Blogs, Dog health

Dog confinement in the Philippines: things to remember

close up photography of fawn pug covered with brown cloth
Photo by Burst on

One of the low points of dog ownership is when your best buddy falls ill and your vet tells you that confinement is necessary. As a dog owner, I know how stressful this can be not only for you, but also for your dog.

Unfortunately, not all veterinary clinics in the Philippines are capable of delivering excellent care to confined dogs. Many vet clinics in the country are very small operations without the necessary systems and resources to ensure your pet gets round-the-clock care. Just because your vet is very competent does not mean that the clinic he works for is equipped to deliver the needed care for confined animals. These are two separate things and the sooner you realize this, the better.

The other thing to remember is that dog care is a 24/7 job. Vet assistants are humans with limitations, and no matter how caring they are, they  do not know your dog the way you do. This is why you have to do your part. Think of them as the equivalent of nurses in human facilities — they want to do their best, but do not know the patient as much as you do.

Having gone through the challenge of having my dog confined, let me share a few insights to help you and your dog deal better with ths situation, if and when it happens.

Visit your dog. Just as you would visit a human family member during a hospital confinement, so should you visit your pet. Some vet clinics have visiting hours. Some vets don’t exactly relish visitations (and if your vet is this way, go find another one), but remember that your presence gives comfort to your dog. In fact, your presence is vital to your dog’s recovery. Some veterinary clinics have suites where you can spend the night with your dog. If you can get this option, you will be doing your dog a huge favor.

Check out everything while you’re visiting. Just as you would check if your human relative is being well cared for by nurses, so should you check if your dog is well cared for by vet assistants. Check him out — is his IV line working? (Make a note each time you visit; take photos if necessary — some dogs move so much, affecting their IV lines)  Is he clean or lying on a pool of vomit? Is his water fresh? Does he have water at all?  If you see something amiss, don’t hesitate to point it out.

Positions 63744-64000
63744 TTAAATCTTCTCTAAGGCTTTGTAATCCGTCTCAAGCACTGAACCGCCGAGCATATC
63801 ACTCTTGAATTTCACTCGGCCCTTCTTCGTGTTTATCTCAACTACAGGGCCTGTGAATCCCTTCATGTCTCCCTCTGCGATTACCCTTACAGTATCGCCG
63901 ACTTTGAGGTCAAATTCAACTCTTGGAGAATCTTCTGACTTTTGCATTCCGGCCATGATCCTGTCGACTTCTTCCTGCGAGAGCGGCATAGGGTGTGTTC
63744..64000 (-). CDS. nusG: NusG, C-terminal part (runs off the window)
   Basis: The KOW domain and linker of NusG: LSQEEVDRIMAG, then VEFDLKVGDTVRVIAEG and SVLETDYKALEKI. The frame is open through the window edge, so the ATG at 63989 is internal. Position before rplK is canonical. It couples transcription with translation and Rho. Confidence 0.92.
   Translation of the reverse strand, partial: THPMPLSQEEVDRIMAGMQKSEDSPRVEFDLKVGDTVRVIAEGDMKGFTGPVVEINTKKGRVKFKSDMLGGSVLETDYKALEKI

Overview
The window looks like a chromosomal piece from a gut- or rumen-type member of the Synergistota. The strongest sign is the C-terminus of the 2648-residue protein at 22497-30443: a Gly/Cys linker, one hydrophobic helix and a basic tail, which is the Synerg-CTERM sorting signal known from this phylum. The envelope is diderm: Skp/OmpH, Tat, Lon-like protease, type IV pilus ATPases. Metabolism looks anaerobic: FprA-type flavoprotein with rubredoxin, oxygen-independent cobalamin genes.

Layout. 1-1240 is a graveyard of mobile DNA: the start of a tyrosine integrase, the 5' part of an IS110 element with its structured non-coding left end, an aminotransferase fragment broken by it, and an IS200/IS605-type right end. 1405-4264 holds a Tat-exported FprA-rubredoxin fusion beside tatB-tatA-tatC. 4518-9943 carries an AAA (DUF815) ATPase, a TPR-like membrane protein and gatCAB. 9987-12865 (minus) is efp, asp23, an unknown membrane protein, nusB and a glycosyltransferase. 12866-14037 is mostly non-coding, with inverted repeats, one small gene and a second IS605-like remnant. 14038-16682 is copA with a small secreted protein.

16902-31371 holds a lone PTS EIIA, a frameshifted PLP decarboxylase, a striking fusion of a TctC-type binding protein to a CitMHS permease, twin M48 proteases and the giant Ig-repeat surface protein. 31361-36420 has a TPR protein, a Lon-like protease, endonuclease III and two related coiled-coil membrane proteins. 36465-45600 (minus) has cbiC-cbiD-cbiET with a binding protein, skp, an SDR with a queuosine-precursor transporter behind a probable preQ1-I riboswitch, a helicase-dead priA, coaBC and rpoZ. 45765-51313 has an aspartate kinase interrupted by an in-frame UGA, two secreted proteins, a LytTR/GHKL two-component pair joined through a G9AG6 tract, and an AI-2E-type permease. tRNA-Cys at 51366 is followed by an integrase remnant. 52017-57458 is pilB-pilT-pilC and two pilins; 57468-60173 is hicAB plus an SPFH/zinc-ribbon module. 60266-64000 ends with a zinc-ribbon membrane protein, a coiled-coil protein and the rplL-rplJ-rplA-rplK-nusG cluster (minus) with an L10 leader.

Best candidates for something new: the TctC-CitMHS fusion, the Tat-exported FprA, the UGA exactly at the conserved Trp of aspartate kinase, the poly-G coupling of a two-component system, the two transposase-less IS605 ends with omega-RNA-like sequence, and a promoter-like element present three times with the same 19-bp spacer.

Ask for regular updates. You should receive updates on your dog’s condition regularly. Ideally, you don’t need to ask for this, but if your vet clinic fails to do so, then be the one to ask. A text message is fine, but a call is better. This would also give you an idea if your dog is receiving the care that he needs, or if no one is really in charge of the situation at the vet clinic.

Ask questions. You’ll want to know what exactly is happening to your dog. You would like to know if your dog is eating well, moving his bowels regularly, and if he is getting any better. You would also like to know if tests have been taken and how your dog is doing. Tell them to check with you before undertaking any procedure.

Observe. If your dog is going to be staying overnight at the clinic, check out the facility. You want to see that it is secure. Ask who will be staying with the confined pets throughout the night. If you are not comfortable about what you see, check out other facilities or discuss this with your vet. Personally, I would rather take home my dog and care for him personally than leave him in a clinic where I have questions about facilities and care.

The best time to look for vet clinics capable of handling confinement cases is when your dog is not sick — this way, you can see for yourself what each clinic has to offer. If I can cite a recent example, I remember dropping by a pet supplies store that was also a pet clinic around 6PM. The staff were all preparing to go home. I saw there were some shihtzus in the confinement area, and asked the staffer who among them would be spending the night at the facility. She said no one was staying for the evening. I asked about the shihtzus and she said there was a CCTV so that they could be monitored. Needless to say, I will never recommend anyone to go to this clinic.

Don’t lose heart, though. I have also had a very good experience in some facilities. In fact, I have noticed that there are more vet clinics offering improved services for a confined pet.

Remember that your dog is voiceless and that he only has you to speak for him. If you feel things are not going right when he is confined, speak up and be his advocate.



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